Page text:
When Maren Bannon and Jennifer Neundorfer founded Jane VC, they sought to put a stop to the habit of “warm intros” in the software industry. The purpose was to support female entrepreneurs who weren’t from Silicon Valley, didn’t have a strong relationship with top investors from their Stanford days, and were mostly ignored by venture capital as an asset class. Fast forward to present, and the business has certainly kept its word, having invested in 50 firms to far, 90 percent of which are led by women. January Ventures was rebranded in 2020 to be more welcoming of women from all backgrounds.
Investors such as The Kapor Foundation, Bain Capital Ventures, Marc Andreessen, Arlan Hamilton, Chris Dixon, and others have put new millions into the couple, who were formerly entrepreneurs and Stanford business school classmates, in order to bring more of the above into the digital ecosystem. January Ventures said today that it has raised $21 million in a new fund, the firm’s second and largest investment vehicle to date. The fund will invest between $250,000 and $750,000 in software companies focusing on topics ranging from the future of work to fintech and digital health. The pitch is as simple as it gets: a two-minute survey with no revenue, pitch deck, or warm introduction necessary.
January Ventures also offers an optional survey that asks about the founders’ gender, age, and ethnicity. It also requests input on ways to strengthen the entrepreneurial ecosystem as well as existing founder attitude on the market. According to the form, this section of the survey has no bearing on investment interest. What sticks out the most is that, after a few years, January Ventures isn’t looking to replace the network; instead, it wants to completely reconstruct it. A cold email accounted for almost 18% of investments, a measure corporations rarely reveal and presumably a sector where January tops the pack. However, the fact that 36% of investments came from January Ventures’ operator network is even more revealing.
Top IT talent, such as a Square engineering manager and Compass’s head of growth, are among the approximately 100 people on the network. “Taking the network out of venture is almost foolish,” Neundorfer told TechCrunch. “What we’re trying to do is open the top of the funnel and then really help those entrepreneurs in our portfolio gain the network that they need to navigate across the venture ecosystem,” she says. The operator network may be used by January portfolio firms for introductions to customers, other investors, and guidance in addition to functioning as a transaction engine.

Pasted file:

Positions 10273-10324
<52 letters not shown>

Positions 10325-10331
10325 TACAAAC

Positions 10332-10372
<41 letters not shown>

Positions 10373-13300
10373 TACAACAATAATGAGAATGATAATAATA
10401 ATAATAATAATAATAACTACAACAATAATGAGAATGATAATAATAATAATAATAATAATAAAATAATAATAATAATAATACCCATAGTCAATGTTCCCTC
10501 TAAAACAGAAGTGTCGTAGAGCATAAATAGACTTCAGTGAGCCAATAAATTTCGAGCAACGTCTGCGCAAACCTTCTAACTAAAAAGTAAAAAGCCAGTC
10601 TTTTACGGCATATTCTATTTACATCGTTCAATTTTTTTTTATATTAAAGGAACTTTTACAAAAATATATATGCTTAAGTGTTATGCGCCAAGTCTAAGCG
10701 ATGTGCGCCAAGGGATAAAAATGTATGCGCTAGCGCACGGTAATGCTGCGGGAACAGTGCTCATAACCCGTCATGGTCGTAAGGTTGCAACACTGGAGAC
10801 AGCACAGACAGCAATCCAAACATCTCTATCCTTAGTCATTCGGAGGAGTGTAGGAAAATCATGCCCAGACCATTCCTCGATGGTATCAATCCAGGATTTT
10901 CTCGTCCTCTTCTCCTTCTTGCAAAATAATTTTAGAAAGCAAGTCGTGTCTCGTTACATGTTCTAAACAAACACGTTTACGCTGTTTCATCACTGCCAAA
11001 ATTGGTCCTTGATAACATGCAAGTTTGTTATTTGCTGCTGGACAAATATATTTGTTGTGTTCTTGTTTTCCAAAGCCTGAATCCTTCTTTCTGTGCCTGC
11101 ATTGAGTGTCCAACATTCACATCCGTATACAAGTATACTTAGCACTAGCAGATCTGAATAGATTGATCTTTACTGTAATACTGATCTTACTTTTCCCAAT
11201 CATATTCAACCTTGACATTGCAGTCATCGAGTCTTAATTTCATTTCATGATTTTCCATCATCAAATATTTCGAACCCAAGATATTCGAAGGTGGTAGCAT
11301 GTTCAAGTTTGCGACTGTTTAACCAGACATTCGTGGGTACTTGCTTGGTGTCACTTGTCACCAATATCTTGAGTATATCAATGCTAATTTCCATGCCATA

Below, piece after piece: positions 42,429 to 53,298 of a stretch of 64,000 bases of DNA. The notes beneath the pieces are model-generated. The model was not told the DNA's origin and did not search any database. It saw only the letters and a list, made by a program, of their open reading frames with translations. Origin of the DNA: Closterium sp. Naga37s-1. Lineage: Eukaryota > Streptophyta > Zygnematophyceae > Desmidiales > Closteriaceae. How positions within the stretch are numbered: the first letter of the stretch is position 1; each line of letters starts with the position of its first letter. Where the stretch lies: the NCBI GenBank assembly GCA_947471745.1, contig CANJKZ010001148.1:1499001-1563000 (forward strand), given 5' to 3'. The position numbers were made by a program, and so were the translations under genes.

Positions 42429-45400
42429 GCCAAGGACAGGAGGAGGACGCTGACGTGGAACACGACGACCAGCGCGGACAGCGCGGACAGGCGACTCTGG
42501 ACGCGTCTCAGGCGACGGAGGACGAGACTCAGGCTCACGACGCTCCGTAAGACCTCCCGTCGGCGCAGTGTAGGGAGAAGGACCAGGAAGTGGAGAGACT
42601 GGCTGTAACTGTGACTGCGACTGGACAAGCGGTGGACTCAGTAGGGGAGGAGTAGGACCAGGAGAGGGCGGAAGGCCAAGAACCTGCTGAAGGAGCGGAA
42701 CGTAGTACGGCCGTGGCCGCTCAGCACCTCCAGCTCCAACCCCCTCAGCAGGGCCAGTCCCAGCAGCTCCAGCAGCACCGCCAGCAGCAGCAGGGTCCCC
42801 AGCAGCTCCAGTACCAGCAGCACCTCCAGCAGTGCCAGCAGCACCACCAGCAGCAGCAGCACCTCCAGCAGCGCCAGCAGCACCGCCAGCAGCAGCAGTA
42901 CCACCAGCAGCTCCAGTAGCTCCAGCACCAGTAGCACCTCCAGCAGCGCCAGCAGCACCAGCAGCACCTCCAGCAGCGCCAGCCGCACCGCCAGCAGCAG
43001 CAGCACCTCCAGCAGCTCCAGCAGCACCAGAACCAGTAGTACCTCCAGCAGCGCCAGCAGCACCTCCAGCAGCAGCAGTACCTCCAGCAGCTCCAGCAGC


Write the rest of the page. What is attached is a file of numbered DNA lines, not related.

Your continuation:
Despite the new funding, January Ventures is still a modest company compared to Tiger Global, Accel, and Andreessen Horowitz, all of whom manage billions of dollars and have shifted their attention to the early stage. So how do cash-strapped businesses compete? The flood of cash has made it busier, but it has also created a divide between people who live in SF and have a solid pedigree and others who come from more unconventional backgrounds, according to Bannon. January believes that focusing on startups sooner than other organizations is the key to continuing to win agreements. Andreessen Horowitz announced a program for seed-stage creators this week, marking the firm’s first formal push into the early stages of entrepreneurship.
January Ventures is unconcerned. The public markets’ re-correction in tech stocks is one reason why late-stage investors are flocking to the early-stage scene. Neundorfer believes that even small businesses are currently being impacted and challenged. She feels that because they are focused on supporting a varied range of companies, they are already on the lookout for people who are comfortable dealing with negative mood. “We’re living in a Darwinian epoch,” she explained. “Our founders are more capital efficient in general, and they know how to stretch resources and expand in an ambitious manner. In current market, which feels significantly different than it was six or twelve months ago, we are positive on our thesis.” “A lot of company creation happens before you’re ready to receive a seed check from Tiger Global,” Bannon noted.